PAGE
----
Amanda Holden has called on the government to rethink their ‘unfair and damaging’ school bubble isolation rules.
The presenter, 50, is mother to daughters Lexie, 15, and Hollie, nine, and shared a selfie with her girls as she discussed her mission.
Taking to Instagram on Monday, Amanda accused the government of ‘hypocrisy’ as she asked her followers to join her crusade and email their local MPs.
Call to action: Amanda Holden shared a selfie with daughters Lexie, 15, and Hollie, 9, as she called on the government to rethink ‘unfair and damaging’ school bubble isolation rules
Under current rules, if one pupil tests positive, an entire bubble of students must self-isolate for 10 days to stop the spread of the virus.
Penning a lengthy caption, Amanda wrote: ‘Call to Action ⚡️⚡️ sick of hypocrisy?
‘If you feel strongly about #covid isolation in schools, send a letter to your MP (template letter available on Twitter & Facebook – UsforThemEngland) and the Children’s Commissioner – [email protected]’.
The Britain’s Got Talent judge then listed ‘things to mention’, stating: ‘Matt Hancock said we have special rules for elite football because it “brings people joy”.
‘As a parent, what brings me joy is seeing my children happy, healthy and thriving in school.It’s very clear where the government’s priorities lie, and it’s not with children.’
Family: Amanda shares her school age daughters with husband Chris (pictured last summer) and has been upset by the disruption to their education
She continued: ‘An FOI [Freedom Of Information request] in November revealed that the Department for Education is not tracking what ultimately happens to the 30 or so children who are isolated along with the original positive case so we do not even know if this policy of mass isolation of healthy children is effective at mitigating viral transmission, or whether it is proportionate.
‘This unfair, damaging policy needs to be urgently reviewed particularly in the context of the fact that more than 80% of adults now have COVID antibodies.
‘How much longer are we going to destroy children’s educational prospects? Where is the roadmap for stabilising children’s learning? There is none because it is not a priority.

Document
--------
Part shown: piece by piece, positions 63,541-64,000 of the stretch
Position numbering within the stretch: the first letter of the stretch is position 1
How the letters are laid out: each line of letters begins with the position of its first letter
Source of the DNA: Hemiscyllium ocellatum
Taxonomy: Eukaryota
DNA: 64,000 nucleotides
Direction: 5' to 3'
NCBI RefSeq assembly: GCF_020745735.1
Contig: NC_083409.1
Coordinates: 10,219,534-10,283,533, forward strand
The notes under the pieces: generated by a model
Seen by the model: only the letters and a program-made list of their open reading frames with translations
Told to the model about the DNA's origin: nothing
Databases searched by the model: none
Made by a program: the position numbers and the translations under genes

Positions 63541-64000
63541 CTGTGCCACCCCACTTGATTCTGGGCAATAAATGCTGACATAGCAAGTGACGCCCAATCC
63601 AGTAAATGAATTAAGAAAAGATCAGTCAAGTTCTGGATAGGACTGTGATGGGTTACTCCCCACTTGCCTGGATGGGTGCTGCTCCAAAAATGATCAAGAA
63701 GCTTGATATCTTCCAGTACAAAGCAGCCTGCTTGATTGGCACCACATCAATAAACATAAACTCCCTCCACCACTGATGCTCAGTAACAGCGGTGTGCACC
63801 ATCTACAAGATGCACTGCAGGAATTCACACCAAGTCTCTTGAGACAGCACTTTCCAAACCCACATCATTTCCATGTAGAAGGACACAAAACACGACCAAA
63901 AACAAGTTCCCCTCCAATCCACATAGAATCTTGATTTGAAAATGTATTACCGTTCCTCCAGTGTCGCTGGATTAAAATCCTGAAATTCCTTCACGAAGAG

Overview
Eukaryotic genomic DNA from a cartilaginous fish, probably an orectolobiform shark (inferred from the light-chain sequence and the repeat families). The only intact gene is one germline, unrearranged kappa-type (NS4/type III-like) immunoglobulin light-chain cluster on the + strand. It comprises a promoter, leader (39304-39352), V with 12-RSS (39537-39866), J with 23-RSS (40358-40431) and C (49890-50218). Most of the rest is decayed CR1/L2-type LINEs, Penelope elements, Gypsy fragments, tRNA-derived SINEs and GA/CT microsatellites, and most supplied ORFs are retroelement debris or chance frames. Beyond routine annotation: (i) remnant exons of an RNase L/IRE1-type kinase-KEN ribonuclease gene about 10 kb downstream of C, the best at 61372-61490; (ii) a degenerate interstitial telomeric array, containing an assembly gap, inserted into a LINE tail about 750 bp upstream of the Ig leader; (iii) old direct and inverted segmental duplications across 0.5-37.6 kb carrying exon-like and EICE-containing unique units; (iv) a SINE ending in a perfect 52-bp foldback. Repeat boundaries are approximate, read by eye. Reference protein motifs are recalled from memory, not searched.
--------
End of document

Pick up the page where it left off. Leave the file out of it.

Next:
Furious: Taking to Instagram on Monday, Amanda accused the government of ‘hypocrisy’ as she asked her followers to join her crusade and email their local MPs
‘This must stop. Please ask the Secretary of State for Education, Secretary of State for Health, and the Prime Minister to halt this damaging mass isolation policy so that children can normalise and begin to recover from this experience.’
WHAT IS THE ‘BUBBLE SYSTEM’?
Whole year groups at secondary school formed ‘bubbles’ to get all children back in education last September.
Education Secretary Gavin Williamson unveiled plans last July for a full return from the beginning of the academic year, with staggered start times and strict classroom rules to minimise the risks of spreading the virus.
Guidance states that 30-strong classes can form ‘bubbles’ in primaries, and whole year groups in secondaries – potentially hundreds of children.
Social distancing rules can be dropped within bubbles to ensure there is capacity, and parents will face fines if they refuse to send their children.
However, whole classes or year groups can be ordered to self-isolate – along with their families – if just two pupils test positive in a fortnight.
Entire schools can be shut, although the guidance suggests it will not ‘generally be necessary’.
Primary schools will be able to operate ‘bubbles’ of more than 30 children, allowing the return of full classes.
Secondary schools, where children move between classes, could operate ‘whole year bubbles’ of more than 200 children.
She concluded with the hashtags ‘#stopisolatingkids ‘#becausechildrenmatter #covid #covidbubble#selfisolation’.
Amanda’s comments come amid a mounting backlash over the bubble system in schools, with a SAGE expert also urging the government to rethink their options.
Professor Russell Viner stopped short of calling for bubble arrangements to be scrapped but said a balance should be struck between how much some measures might protect society and how much they might harm children.
Prof Viner also warned that ditching any Covid rules in schools ‘may be a place we get to in the next year, I don’t think it’s a place we will be in September’.
However, he said that schools were ‘not the driver of this pandemic — infections tend to flood into schools from the community.’
According to Government guidance as of May this year, schools must ‘do everything possible to minimise contacts and mixing while delivering a broad and balanced curriculum’.
They are advised to keep groups in bubbles and to maintain distance between individuals, taking into account pupils’ ability to distance, the layout of the building and the feasibility of keeping distinct groups separate while continuing to offer a broad curriculum.
Bubble arrangements are aimed at making it quicker and easier to identify contacts of positive virus cases who might need to self-isolate.
Staggered start and finish times, avoiding large gatherings such as assemblies or collective worship, and keeping distance within classrooms where possible also form part of the guidance.
The current wave that is surging through the UK is being driven by young people who have not been vaccinated.
Rates of infection in the 10-19 age group have more than doubled over the past fortnight and are now 18 times higher than in the over 80s.